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Dynamic Templates with Xerte

Advanced Interactive Development Julian Tenney August 2007

Introduction....................................................................................................................3 A Simple Quiz Template ...........................................................................................4 Step One: Create the Project Files .............................................................................4 Step Two: Create the XML Template........................................................................4 Step Three: Load the XML into Xerte.......................................................................5 Step Four: Create the Wizard.....................................................................................5 Step Five: Create the Template..................................................................................7 Set up the Background Image ................................................................................8 Setup the Introductory Text ..................................................................................9 Create the Right Number of Questions..................................................................9 Create the Prototypical Question Page ................................................................10 Create the Feedback Page ....................................................................................13 Packaging and Distributing the Template................................................................13 Installing a Template Package .................................................................................14 Creating a New template Project .............................................................................14 Appendix One: .xwd Syntax ....................................................................................16

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Introduction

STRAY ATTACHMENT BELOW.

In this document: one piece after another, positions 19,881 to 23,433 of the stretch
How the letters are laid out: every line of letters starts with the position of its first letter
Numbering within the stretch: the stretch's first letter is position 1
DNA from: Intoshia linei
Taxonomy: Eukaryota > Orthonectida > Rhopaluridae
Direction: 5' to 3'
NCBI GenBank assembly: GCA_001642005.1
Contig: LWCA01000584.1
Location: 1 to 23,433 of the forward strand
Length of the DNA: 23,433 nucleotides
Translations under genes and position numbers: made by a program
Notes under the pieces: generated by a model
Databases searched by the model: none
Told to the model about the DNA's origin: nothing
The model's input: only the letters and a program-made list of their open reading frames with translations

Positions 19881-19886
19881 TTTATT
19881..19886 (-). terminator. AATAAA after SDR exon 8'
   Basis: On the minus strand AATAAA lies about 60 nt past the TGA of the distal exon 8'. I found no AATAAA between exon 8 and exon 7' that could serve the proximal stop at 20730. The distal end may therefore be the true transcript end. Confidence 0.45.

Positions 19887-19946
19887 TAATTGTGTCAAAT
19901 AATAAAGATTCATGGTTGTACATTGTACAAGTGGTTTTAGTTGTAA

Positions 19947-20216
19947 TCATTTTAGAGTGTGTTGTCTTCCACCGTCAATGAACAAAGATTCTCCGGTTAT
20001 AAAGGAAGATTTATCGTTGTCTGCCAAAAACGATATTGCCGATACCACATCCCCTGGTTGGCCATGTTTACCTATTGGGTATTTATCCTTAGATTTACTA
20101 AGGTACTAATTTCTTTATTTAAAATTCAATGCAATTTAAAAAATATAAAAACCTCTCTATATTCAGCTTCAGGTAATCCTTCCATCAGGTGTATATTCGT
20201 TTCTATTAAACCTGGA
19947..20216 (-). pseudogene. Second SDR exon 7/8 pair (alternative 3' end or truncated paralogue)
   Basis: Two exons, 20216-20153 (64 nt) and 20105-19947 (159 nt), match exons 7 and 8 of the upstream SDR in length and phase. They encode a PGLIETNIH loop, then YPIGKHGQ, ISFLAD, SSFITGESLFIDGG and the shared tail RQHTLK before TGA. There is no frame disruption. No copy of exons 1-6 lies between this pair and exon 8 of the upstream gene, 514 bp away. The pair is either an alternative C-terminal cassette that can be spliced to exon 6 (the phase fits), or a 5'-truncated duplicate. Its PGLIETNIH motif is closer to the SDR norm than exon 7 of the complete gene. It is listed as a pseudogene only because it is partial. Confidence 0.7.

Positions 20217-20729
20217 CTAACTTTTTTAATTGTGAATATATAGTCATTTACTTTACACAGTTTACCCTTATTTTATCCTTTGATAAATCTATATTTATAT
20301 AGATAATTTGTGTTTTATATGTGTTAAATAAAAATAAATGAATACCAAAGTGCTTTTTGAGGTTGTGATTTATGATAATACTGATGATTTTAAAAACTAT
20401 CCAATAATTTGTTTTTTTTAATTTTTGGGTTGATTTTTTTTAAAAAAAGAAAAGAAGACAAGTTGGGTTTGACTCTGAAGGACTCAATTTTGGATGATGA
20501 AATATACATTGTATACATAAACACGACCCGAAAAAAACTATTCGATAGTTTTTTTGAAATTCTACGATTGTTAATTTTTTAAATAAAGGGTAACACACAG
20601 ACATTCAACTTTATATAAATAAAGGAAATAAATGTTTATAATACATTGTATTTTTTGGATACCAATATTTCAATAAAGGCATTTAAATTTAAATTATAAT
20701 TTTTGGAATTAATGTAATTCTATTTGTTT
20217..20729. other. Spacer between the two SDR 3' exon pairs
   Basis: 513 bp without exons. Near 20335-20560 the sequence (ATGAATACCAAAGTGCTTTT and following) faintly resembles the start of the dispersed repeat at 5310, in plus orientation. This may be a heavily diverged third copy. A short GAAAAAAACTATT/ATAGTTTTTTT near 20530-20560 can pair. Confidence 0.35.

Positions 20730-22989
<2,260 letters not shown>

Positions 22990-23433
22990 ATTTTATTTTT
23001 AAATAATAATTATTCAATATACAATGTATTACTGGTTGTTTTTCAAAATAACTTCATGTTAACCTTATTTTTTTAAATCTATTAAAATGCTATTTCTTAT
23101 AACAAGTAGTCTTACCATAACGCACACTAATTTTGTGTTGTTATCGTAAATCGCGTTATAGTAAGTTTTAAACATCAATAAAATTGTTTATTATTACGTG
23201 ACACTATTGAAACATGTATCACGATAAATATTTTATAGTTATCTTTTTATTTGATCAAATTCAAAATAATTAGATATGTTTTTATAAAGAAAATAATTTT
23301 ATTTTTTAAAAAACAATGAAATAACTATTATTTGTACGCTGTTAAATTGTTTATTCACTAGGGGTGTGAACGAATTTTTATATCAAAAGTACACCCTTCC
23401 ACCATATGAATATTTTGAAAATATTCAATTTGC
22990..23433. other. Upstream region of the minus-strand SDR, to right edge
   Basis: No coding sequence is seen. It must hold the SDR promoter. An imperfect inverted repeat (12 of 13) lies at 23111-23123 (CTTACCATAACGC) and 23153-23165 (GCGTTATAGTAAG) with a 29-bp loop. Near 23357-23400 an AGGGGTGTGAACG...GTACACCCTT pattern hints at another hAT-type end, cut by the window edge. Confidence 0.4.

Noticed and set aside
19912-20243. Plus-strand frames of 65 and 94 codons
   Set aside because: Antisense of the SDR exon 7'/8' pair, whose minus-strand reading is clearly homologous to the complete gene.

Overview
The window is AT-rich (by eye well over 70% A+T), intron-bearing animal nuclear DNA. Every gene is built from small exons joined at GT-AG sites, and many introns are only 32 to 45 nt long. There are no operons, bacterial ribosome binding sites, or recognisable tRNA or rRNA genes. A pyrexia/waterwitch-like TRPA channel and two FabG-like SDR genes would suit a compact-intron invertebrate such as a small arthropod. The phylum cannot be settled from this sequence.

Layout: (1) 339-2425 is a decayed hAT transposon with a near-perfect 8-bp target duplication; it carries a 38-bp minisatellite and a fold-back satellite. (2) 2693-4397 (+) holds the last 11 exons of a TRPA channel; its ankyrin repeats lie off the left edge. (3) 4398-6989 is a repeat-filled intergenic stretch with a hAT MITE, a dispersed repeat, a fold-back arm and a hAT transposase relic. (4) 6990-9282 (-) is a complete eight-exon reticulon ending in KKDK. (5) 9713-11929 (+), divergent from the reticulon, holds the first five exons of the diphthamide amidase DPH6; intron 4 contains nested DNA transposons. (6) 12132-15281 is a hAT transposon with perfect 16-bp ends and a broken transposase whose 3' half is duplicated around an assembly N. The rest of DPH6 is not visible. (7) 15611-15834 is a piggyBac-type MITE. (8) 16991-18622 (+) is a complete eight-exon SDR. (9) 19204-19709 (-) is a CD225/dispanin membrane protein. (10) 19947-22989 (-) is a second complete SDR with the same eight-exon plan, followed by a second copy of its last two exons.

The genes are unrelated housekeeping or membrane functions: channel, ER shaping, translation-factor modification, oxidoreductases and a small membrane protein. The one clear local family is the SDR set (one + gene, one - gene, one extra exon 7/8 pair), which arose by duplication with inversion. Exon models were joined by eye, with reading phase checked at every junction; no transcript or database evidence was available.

Xerte supports a powerful workflow for creating, distributing and using dynamic templates. Developers can easily create dynamic templates that are driven by xml data. The template will read in the xml data and script in the template will dynamically produce the required content as the template runs. The template is entirely self-contained: a new instance of the template only requires changes to the xml file. As editing xml by hand is not for everyone, Xerte also makes it easy to create a wizard to edit the xml file using friendly controls. For example, consider a simple quiz. The quiz contains a number of questions, and each question contains a number of different options. Some of those options are correct and some are incorrect. All of the data for the quiz is held in an xml file. When the template is designed, we do not know how many questions are in the quiz, how many options each question might have, or which options for each question are correct. The template must read in the xml file and create the content based on the information it finds there. Xerte makes this quite straightforward. With a template created, the only thing that needs to change each time you want a new version of the template is the content in the xml file. This is much easier than adapting an entire Xerte project for re-use. The xml file contains only the information that might change each time. The Xerte template contains the logic that never changes. By separating these two elements, re-use is far simpler. As changing the xml by hand requires a degree of technical skill, and in any case is error prone. Xerte allows you to easily create a wizard that will edit the xml file for you. This is done by creating a type of style sheet that accompanies the xml file, and allows Xerte to dynamically create the required wizard. This greatly simplifies the effort involved in creating friendly wizards for each template you create. In this document we'll look at a simple example that will help get you up and running with Xerte's templates quickly. You'll soon see that the workflow is quite simple, and facilitates powerful productivity. Files to accompany the example in this document can be found at: http://www.nottingham.ac.uk/xerte/manual/templates.zip